Sen. Marco Rubio said he initially planned to bring up the daylight saving bill Monday, but Sen. Roger Wicker had placed a hold on it and his flight was delayed. The consent request was bumped to Tuesday so that Wicker could block it, but he never did.

Wicker said he has concerns that children will be at increased danger going to school during dark mornings, but said he ultimately declined to get involved because he is more focused on issues like the war in Ukraine.

“I chose not to stand in the way. I’m more interested in fighting other battles,” he said.

Other senators, it seems, were not told by their staff that the request was happening.

Coons is one of them. He said that he and some other senators reacted to the news by asking Rubio if they’d given everyone a heads up, and were told yes.

“It’s literally an issue my staff and I had never discussed, and they made an assumption that I don’t really care about daylight saving time,” Coons said. “And I don’t know if I do! I’ve never taken five minutes to stop and think about it.”

During a hotline, a senator’s legislative director typically vets the request. But sometimes those staff will decide an issue is too benign or obviously doomed to bother their boss with. “A lot of things try to get hotlined every day,” said Sen. Dan Sullivan (who, when asked if he knew the move was coming, did not explicitly answer but said, “you know, it wasn’t, like, my highest priority in the US Senate”).

This system raises the question: If any senator can pass a bill on any day, why aren’t people trying this all the time? Why doesn’t Sen. Bernie Sanders slip into the Senate when no Republicans are around and use unanimous consent to pass the Green New Deal? Why doesn’t Sen. Ted Cruz wait until Democrats are eating lunch and then single-handedly repeal Obamacare? Why doesn’t Sen. Chuck Schumer make Tide pods look less delicious?

“Since I’ve been here I’ve asked that same question,” said Republican Sen. Mike Braun, who began representing Indiana in the Senate in 2019.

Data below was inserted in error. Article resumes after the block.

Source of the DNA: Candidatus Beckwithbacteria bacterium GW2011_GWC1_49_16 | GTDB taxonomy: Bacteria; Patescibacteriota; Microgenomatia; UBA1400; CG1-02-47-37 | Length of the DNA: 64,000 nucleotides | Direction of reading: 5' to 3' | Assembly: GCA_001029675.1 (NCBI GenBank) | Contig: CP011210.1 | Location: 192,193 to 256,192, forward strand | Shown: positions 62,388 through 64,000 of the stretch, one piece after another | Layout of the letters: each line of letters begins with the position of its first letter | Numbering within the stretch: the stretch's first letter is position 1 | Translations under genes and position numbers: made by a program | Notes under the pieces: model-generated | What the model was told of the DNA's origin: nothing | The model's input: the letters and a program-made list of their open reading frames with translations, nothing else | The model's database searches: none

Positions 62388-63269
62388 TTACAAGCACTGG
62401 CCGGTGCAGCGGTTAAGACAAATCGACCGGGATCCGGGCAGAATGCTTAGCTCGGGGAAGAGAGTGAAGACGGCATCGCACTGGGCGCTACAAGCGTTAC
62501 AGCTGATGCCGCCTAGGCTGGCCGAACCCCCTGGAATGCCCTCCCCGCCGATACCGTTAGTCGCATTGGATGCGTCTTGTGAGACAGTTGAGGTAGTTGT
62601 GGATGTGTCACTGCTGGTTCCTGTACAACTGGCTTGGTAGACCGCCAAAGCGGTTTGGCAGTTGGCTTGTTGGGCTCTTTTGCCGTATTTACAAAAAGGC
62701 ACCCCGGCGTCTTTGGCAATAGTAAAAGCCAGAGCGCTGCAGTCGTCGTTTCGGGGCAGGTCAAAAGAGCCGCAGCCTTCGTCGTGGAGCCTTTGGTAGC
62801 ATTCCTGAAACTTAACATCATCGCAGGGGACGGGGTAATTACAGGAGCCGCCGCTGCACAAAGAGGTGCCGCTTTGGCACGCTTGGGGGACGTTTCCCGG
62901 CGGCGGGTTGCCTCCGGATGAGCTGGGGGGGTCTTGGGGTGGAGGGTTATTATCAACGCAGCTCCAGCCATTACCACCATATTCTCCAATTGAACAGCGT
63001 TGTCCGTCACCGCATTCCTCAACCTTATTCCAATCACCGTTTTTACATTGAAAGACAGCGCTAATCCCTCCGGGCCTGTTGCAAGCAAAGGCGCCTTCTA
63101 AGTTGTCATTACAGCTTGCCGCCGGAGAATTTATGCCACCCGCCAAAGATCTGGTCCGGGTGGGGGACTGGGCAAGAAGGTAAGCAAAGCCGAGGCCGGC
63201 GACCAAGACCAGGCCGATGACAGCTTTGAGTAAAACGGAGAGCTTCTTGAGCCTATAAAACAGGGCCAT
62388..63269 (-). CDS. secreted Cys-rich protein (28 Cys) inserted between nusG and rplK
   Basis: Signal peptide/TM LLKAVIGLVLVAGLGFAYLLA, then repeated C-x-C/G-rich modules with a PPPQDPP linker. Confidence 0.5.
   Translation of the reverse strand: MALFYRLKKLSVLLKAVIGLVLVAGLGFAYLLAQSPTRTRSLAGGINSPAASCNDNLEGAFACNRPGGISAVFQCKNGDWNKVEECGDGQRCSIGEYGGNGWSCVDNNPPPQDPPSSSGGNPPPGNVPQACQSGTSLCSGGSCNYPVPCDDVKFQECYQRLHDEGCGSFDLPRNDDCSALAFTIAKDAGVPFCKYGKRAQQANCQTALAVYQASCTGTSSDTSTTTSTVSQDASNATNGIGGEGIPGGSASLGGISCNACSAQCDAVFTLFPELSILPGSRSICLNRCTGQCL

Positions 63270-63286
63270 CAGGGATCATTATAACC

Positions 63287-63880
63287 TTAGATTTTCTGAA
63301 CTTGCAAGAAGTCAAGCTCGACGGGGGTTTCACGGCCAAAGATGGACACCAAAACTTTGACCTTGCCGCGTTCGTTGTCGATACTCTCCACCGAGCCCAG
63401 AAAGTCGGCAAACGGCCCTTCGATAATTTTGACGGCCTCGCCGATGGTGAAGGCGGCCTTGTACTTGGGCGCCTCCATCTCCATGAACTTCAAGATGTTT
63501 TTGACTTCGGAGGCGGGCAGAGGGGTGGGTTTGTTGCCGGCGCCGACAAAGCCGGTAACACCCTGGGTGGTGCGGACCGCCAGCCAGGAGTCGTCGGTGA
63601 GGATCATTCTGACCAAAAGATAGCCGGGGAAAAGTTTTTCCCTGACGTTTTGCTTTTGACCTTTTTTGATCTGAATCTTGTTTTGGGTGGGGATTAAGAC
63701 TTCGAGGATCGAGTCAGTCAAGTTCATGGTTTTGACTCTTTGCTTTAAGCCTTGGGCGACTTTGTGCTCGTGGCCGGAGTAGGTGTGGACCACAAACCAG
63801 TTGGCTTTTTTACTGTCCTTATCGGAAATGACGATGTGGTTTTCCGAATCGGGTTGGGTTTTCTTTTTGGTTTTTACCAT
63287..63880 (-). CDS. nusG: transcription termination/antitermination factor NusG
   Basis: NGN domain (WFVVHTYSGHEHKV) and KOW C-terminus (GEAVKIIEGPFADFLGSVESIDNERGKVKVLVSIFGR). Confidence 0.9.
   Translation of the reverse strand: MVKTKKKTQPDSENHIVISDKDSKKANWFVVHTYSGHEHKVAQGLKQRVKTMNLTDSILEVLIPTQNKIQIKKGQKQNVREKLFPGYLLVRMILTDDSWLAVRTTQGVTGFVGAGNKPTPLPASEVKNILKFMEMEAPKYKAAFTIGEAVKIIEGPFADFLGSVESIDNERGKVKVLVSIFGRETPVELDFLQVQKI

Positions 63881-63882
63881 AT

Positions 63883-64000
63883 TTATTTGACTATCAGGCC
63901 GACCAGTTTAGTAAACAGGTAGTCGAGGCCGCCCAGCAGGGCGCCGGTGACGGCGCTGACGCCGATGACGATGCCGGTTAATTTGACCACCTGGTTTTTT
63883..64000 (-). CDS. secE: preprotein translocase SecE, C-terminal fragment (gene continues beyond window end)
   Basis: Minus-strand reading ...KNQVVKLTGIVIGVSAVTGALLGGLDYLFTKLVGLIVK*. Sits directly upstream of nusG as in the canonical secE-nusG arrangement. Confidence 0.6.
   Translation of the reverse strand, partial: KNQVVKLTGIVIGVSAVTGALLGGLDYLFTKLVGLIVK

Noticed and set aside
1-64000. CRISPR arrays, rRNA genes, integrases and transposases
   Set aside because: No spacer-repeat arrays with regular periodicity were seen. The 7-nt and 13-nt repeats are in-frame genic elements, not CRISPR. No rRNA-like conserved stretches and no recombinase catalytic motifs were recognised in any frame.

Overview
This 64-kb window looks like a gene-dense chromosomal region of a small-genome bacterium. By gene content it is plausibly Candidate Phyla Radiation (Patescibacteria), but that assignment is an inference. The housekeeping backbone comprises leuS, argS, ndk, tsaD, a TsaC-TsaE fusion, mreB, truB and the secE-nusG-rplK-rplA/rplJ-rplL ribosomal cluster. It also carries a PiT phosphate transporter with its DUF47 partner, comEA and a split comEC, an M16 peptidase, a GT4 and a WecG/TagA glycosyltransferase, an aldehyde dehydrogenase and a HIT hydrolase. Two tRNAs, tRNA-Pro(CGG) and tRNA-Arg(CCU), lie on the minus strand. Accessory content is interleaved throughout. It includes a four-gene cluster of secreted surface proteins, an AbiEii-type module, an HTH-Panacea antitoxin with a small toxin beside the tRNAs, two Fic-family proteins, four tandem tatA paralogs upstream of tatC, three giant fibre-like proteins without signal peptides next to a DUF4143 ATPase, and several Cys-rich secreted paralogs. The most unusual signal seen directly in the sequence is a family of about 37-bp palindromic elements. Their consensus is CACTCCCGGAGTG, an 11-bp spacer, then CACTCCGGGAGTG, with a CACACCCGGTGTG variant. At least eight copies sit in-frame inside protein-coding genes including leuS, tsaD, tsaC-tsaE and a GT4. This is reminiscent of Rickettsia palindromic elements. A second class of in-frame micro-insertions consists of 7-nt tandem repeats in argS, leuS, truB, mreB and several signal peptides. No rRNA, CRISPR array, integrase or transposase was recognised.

“Why couldn’t you just do a sneak attack when nobody was looking? That’s a courtesy of the Senate, where that doesn’t happen,” he said.

The long-standing hotline system of notifying every senator of each unanimous consent request isn’t just a matter of principle. The moment this norm is breached and one side tries something sneaky, both parties would need to implement a system where one of their members is present in the Senate chamber at all times to block consent requests. That’s a babysitting duty no one wants to be stuck with, so both sides agree to play nice.

A sneaky consent request would also be far from guaranteed to succeed. Every bill needs to pass both the Senate and the House, as well as go to the president’s desk, in order to become law.

“Remember, it’s a circuitous, drawn-out process here in general,” Braun said. “The only time that would really make a difference is if you snuck it through and it was a slam dunk in the other chamber and with the president.”

The permanent daylight saving time bill is now in this limbo. Though it has passed the Senate, it still needs to pass the House and be signed into law by President Joe Biden. Passing a bill through the House is generally a lot easier than the Senate, but there is still an opportunity for standard time proponents — or clock-changing enthusiasts — to block the legislation.

One person said by a Senate source to be pushing the House to do exactly that is Tom Cotton. Cotton’s office did not comment.

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